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The Road Ahead

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Like most MSU fans, I wasn't going to start conjuring up visions of grandeur until the team had gotten through the two opening games of the conference schedule.  Well, they got through them--with flying colors.  Meanwhile, several of MSU's future foes are looking less fearsome than they might have a few weeks ago.  Suddenly, the second half of the schedule is looking quite propitious.

To get a sense of exactly how promising the rest of the slate is, I've run projected point spreads using the latest Sagarin ratings (now unbiased!).  MSU currently sits at #18 in the overall Sagarin ratings, lagging a bit behind its #11 and #13 slots in the human polls.  But that #18 mark sits near the midpoint of widely varying rankings in the two sets of numbers Sagarin merges to get to his overall ratings:

  • MSU ranks #5 (note: not missing a digit) in the ELO_CHESS ratings.  This system completely ignores margin of victory and is, therefore, the version submitted to the BCS people (who are paranoid about someone running up the score to impress voters since the system is based mostly on, you know, the opinions of voters).  MSU is one of only eight teams with wins over two top-30 Sagarin teams, with the win over #37 Notre Dame to boot, so they do very well here.  Because of the restrictions placed on the BCS computer rankings, they also do very well in the mock BCS rankings put together by ESPN, coming in at #9 (the first set of official BCS rankings come out next week).
  • Conversely, MSU comes in at just #34 in the PREDICTOR ratings. Those ratings completely ignore binary win/loss results and are based instead purely on game-by-game point differentials. So squeaking by a good-but-not-great Notre Dame team at home isn't as impressive.  And beating Florida Atlantic by only 13 points hurts.

In theory, the PREDICTOR ratings, as the name implies, are supposed to do a better job of predicting future results, although the merged ratings often seem more intuitive (example: the projected point spread based on the merged ratings is closer to the Vegas line of 7.0/7.5 for the Illinois game than the PREDICTOR-based spread is).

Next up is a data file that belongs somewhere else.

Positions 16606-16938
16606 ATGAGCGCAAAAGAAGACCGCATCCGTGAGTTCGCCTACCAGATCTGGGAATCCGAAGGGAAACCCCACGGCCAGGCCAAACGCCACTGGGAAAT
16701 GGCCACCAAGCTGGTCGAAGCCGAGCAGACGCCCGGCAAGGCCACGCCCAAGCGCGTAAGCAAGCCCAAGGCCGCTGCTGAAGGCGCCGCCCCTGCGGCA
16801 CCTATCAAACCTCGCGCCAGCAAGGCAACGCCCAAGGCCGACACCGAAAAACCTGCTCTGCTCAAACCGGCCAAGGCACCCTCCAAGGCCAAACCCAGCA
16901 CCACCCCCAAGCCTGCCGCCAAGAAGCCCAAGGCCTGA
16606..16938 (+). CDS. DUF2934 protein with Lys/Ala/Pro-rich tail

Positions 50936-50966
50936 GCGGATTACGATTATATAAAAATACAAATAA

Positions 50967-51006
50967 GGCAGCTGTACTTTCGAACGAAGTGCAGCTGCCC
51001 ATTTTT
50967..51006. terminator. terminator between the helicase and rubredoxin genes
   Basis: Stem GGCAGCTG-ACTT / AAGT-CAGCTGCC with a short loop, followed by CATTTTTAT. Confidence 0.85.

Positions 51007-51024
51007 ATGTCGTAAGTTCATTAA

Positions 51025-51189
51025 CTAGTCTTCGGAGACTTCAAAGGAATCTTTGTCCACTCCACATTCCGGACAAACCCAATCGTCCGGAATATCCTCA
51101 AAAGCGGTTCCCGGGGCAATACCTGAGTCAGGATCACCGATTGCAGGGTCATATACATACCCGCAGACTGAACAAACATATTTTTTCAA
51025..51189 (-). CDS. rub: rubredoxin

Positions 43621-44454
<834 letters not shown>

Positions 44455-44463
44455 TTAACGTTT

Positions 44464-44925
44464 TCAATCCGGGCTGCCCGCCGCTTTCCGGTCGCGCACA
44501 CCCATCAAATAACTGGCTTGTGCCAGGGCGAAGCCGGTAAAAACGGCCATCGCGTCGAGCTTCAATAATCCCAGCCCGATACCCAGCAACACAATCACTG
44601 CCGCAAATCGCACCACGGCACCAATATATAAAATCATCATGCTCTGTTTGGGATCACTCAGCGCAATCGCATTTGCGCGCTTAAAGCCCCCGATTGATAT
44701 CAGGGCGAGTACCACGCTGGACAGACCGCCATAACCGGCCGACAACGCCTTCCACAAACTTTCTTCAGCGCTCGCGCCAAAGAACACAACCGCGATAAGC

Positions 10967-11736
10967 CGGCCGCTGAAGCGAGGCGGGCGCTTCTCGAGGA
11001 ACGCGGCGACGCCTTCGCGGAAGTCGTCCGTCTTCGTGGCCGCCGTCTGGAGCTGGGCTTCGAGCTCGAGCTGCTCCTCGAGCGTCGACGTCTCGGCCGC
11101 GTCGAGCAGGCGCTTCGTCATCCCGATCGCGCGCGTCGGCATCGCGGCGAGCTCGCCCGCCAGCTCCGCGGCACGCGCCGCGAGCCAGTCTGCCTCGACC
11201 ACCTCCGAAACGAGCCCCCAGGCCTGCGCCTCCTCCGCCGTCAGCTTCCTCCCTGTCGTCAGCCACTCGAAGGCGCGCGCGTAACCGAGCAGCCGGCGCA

The projected point spreads for the remainder of MSU's schedule, based on both the overall (merged) and PREDICTOR Sagarin numbers are after the jump.

Opponent Overall PREDICTOR
Illinois 8.4 2.9
@Northwestern 7.9 3.4
@Iowa (2.4) (8.8)
Minnesota 28.6 20.6
Purdue 16.1 14.5
@Penn State 8.4 4.1


Positive numbers are good for MSU, meaning the team should be favored in five of its remaining six games.  The Illinois game actually shakes out as the second toughest remaining game based on the PREDICTOR numbers.  Illinois is currently five spots ahead of MSU in that column, with its only two losses having come against currently-undefeated teams in Ohio State and Missouri (and they hung with Missouri for a good portion of that game) and a 20-point Big Ten road win (which is impressive, regardless of how beleaguered Penn State looks at the moment) to its credit.  Beware the Illini.

Despite Northwestern's home loss to Purdue on Saturday, I don't expect that to be any easy win.  Buckets of special teams flubs don't rain down every week--and winning in Evanston never seems to be a simple proposition for MSU.

Getting in a win in Iowa City will, of course, be an uphill climb.  Not so many Stanziballs flying around this year.

The home games against Minnesota and Purdue should be eminently winnable.  And, while Penn State's offense is likely to improve some over the next month and a half, MSU should, barring a complete collapse, actually be at least even money to win going into the regular season-ending game in Happy Valley.

Eight wins is now nearly a lock.  Nine wins is the baseline for acceptable results.  Ten wins would do quite nicely.  Eleven wins is a plausible outcome.  And [deep breath] an undefeated regular season is within the realm of mathematical possibilities.  The BCS beckons.  It's a brave new world.